in non-work areas during non-work time, and that the FPMRs, both on
 their face and as applied in this case, severely and unreasonably
 restrict that right.
 
    GSA contends that it is required by statute to regulate the use of
 the public areas of Federal buildings and grounds, and that the
 regulations here in question were promulgated to accomplish that duty.
 GSA states that the regulations were designed to treat alike all those
 who may apply for permits, including Federal employees.
 
    GSA notes that the regulations generally prohibit commercial or
 political solicitation, but allow (1) union membership solicitation if
 it is authorized by the occupant agency under the Statute, and (2)
 solicitation by other groups and individuals if they comply with the
 regulations' guidelines for the issuance of permits.  GSA states that it
 recognizes that employees have basic rights under the Statute to
 distribute literature in non-work areas during non-work time.  According
 to GSA, its regulations are not tantamount to a "no solicitation"
 prohibition or rule, but rather set forth a process which permits and
 facilitates solicitation.  Noting that the regulations in dispute are
 for the specific purpose of carrying out the intent of Congress in
 passing the Public Buildings Cooperative Use Act, GSA argues that the
 regulations are not unlawful on their face.  Further, GSA argues that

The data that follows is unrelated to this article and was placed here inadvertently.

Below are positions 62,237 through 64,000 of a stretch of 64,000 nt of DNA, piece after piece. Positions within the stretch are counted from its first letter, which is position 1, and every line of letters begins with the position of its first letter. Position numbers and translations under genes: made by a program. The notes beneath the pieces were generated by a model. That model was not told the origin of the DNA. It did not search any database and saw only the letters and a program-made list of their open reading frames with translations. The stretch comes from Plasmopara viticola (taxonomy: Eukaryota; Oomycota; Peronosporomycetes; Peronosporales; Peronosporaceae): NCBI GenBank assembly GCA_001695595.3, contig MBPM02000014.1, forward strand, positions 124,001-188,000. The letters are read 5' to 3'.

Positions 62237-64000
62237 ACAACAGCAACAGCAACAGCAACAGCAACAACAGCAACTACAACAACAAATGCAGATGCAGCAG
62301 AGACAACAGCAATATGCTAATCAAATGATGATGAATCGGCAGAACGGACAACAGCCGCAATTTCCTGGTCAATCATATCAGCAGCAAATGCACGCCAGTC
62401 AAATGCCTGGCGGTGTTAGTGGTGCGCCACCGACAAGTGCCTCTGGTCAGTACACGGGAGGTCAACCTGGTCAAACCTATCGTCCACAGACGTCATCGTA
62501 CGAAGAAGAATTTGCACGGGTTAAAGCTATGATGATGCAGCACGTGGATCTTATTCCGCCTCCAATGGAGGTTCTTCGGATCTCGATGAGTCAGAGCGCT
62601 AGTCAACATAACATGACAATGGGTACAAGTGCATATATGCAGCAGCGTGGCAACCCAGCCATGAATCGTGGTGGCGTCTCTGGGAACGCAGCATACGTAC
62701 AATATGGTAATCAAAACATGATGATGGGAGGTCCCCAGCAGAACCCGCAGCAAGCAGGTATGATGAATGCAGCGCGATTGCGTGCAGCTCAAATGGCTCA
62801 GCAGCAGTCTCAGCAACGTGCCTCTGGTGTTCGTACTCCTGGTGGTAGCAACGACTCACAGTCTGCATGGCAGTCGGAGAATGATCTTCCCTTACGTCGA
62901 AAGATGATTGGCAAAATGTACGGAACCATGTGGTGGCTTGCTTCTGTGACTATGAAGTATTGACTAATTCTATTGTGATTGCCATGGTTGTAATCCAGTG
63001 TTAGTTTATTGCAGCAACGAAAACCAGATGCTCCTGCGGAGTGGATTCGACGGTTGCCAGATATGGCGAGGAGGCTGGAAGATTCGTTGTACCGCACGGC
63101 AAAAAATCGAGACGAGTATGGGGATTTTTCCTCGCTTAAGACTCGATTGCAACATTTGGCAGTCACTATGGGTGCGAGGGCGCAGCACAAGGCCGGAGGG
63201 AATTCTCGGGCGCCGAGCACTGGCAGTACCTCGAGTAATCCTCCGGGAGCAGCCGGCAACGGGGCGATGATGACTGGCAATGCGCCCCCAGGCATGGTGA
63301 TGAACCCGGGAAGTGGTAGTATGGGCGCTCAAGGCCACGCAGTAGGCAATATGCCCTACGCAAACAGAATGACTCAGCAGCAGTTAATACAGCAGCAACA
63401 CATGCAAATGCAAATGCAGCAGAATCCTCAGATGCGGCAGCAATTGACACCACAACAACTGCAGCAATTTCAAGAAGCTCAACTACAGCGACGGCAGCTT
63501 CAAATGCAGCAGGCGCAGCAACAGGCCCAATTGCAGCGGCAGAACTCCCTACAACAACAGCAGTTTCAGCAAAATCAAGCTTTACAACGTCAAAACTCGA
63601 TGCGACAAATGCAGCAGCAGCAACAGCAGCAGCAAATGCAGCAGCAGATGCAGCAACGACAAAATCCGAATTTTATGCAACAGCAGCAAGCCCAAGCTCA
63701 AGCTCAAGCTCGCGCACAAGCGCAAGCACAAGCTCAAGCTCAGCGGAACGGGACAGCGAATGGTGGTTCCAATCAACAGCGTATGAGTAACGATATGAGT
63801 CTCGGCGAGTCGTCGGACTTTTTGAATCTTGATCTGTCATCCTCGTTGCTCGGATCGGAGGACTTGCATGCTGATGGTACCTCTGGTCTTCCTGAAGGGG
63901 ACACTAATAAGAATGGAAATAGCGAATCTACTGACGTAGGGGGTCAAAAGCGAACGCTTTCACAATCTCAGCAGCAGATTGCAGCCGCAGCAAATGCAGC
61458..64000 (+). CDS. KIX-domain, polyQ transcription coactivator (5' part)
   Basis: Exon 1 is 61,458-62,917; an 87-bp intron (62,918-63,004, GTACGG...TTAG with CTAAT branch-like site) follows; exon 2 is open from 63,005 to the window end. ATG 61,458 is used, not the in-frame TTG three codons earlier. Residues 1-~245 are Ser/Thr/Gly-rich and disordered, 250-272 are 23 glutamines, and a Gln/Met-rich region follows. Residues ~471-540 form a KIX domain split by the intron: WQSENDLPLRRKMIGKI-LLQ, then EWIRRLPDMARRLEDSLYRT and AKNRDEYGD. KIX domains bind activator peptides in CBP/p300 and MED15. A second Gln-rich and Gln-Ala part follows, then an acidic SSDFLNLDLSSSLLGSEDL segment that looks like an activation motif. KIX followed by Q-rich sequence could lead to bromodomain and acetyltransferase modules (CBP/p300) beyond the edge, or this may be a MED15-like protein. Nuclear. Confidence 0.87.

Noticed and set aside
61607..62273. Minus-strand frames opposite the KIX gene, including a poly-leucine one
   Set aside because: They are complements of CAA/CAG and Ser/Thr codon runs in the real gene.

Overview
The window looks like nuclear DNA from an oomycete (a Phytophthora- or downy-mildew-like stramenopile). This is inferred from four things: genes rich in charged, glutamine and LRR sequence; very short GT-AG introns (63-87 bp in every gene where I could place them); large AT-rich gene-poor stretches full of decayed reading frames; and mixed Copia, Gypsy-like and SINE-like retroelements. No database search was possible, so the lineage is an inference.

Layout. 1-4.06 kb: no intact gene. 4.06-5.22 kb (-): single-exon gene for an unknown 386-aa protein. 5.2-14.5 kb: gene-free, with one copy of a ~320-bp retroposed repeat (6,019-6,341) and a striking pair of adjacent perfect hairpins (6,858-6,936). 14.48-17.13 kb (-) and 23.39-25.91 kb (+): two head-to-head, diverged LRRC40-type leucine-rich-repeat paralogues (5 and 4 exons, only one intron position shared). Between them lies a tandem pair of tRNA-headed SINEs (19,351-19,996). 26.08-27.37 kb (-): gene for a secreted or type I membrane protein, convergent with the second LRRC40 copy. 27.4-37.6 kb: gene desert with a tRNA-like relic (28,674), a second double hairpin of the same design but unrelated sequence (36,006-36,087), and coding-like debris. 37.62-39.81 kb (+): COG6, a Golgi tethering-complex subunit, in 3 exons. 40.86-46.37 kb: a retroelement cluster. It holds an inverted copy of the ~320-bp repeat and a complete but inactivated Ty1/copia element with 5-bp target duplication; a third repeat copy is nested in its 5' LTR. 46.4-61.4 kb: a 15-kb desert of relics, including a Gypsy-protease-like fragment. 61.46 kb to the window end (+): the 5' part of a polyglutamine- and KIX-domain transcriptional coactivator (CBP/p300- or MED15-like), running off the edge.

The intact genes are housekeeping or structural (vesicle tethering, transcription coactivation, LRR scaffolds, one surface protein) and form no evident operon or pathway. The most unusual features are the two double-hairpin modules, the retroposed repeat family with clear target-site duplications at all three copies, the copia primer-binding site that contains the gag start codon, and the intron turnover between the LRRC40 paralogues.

since there has been no allegation or proof that the FPMRs were applied
 disparately or used pretextually to deny statutory rights, requiring
 Hanlon and other employees to adhere to the regulations does not
 interfere with their rights under the Statute.
 
                        V.  Analysis and Conclusion
 
    It is well settled that Federal employees have the right under
 section 7102 of the Statute to distribute union literature in the
 non-work areas of their work locations while they are on non-work time,
 and that agency management's interference with that right generally
 violates section 7116(a)(1) of the Statute.  See Department of Health
 and Human Services, Social Security Administration, Southwestern Program
 Service Center, 21 FLRA No. 93 (1986);  General Services Administration,
 9 FLRA 213 (1982);  Internal Revenue Service, North Atlantic Service
 Center, Andover, Massachusetts, 7 FLRA 596 (1982).  It is also well
 settled that the right of Federal employees to engage in solicitation on